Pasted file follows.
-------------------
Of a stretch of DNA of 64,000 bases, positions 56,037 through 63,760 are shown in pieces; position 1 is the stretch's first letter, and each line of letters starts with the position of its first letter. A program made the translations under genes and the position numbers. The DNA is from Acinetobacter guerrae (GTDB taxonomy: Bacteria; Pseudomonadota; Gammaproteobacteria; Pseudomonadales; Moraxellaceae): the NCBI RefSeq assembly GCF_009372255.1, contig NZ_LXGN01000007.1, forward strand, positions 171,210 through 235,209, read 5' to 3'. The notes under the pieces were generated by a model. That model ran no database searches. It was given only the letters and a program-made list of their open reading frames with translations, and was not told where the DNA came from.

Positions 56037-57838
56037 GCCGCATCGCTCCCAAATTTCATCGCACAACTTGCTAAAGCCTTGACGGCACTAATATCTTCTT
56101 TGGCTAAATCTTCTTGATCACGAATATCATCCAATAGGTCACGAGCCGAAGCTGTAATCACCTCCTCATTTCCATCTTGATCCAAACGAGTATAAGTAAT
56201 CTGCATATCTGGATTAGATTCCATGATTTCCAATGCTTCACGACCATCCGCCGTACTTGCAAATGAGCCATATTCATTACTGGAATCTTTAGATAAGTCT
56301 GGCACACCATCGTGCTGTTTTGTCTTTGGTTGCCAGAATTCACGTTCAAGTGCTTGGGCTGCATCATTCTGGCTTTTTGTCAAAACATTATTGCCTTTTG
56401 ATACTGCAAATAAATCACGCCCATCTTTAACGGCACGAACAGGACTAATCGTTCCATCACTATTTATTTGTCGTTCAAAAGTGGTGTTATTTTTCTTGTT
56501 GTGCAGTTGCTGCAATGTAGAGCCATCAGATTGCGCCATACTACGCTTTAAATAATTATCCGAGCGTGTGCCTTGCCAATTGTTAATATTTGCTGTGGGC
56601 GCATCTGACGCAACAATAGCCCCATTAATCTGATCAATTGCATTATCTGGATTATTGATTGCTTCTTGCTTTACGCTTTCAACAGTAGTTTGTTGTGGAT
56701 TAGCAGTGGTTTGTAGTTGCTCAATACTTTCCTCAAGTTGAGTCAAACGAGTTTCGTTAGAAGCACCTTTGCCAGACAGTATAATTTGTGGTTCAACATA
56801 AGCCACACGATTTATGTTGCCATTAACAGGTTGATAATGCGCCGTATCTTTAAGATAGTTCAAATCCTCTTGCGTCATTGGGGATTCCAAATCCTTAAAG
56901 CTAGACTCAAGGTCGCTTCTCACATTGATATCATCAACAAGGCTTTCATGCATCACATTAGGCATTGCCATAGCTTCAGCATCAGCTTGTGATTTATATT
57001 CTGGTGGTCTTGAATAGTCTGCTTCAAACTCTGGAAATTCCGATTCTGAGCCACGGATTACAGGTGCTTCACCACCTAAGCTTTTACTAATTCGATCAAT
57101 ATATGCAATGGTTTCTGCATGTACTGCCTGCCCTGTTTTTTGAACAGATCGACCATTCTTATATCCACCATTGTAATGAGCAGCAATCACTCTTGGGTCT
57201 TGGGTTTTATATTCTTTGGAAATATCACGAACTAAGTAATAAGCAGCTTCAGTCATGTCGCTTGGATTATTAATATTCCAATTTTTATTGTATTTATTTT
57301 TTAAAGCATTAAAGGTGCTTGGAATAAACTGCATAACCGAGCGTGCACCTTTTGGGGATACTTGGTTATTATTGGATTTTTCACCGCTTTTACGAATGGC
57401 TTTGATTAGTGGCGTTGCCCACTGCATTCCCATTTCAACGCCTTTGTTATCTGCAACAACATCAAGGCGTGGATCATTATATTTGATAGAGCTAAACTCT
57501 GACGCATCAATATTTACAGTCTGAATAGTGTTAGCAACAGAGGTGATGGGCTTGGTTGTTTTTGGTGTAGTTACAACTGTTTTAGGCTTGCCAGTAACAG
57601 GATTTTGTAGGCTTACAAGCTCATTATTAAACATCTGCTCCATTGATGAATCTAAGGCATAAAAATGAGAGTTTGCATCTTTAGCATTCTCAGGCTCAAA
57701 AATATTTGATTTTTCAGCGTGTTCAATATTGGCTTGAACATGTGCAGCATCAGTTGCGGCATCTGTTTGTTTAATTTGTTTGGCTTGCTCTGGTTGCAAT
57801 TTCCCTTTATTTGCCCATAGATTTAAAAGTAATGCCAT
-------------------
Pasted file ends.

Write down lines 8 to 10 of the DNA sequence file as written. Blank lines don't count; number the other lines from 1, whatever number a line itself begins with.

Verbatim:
56501 GTGCAGTTGCTGCAATGTAGAGCCATCAGATTGCGCCATACTACGCTTTAAATAATTATCCGAGCGTGTGCCTTGCCAATTGTTAATATTTGCTGTGGGC
56601 GCATCTGACGCAACAATAGCCCCATTAATCTGATCAATTGCATTATCTGGATTATTGATTGCTTCTTGCTTTACGCTTTCAACAGTAGTTTGTTGTGGAT
56701 TAGCAGTGGTTTGTAGTTGCTCAATACTTTCCTCAAGTTGAGTCAAACGAGTTTCGTTAGAAGCACCTTTGCCAGACAGTATAATTTGTGGTTCAACATA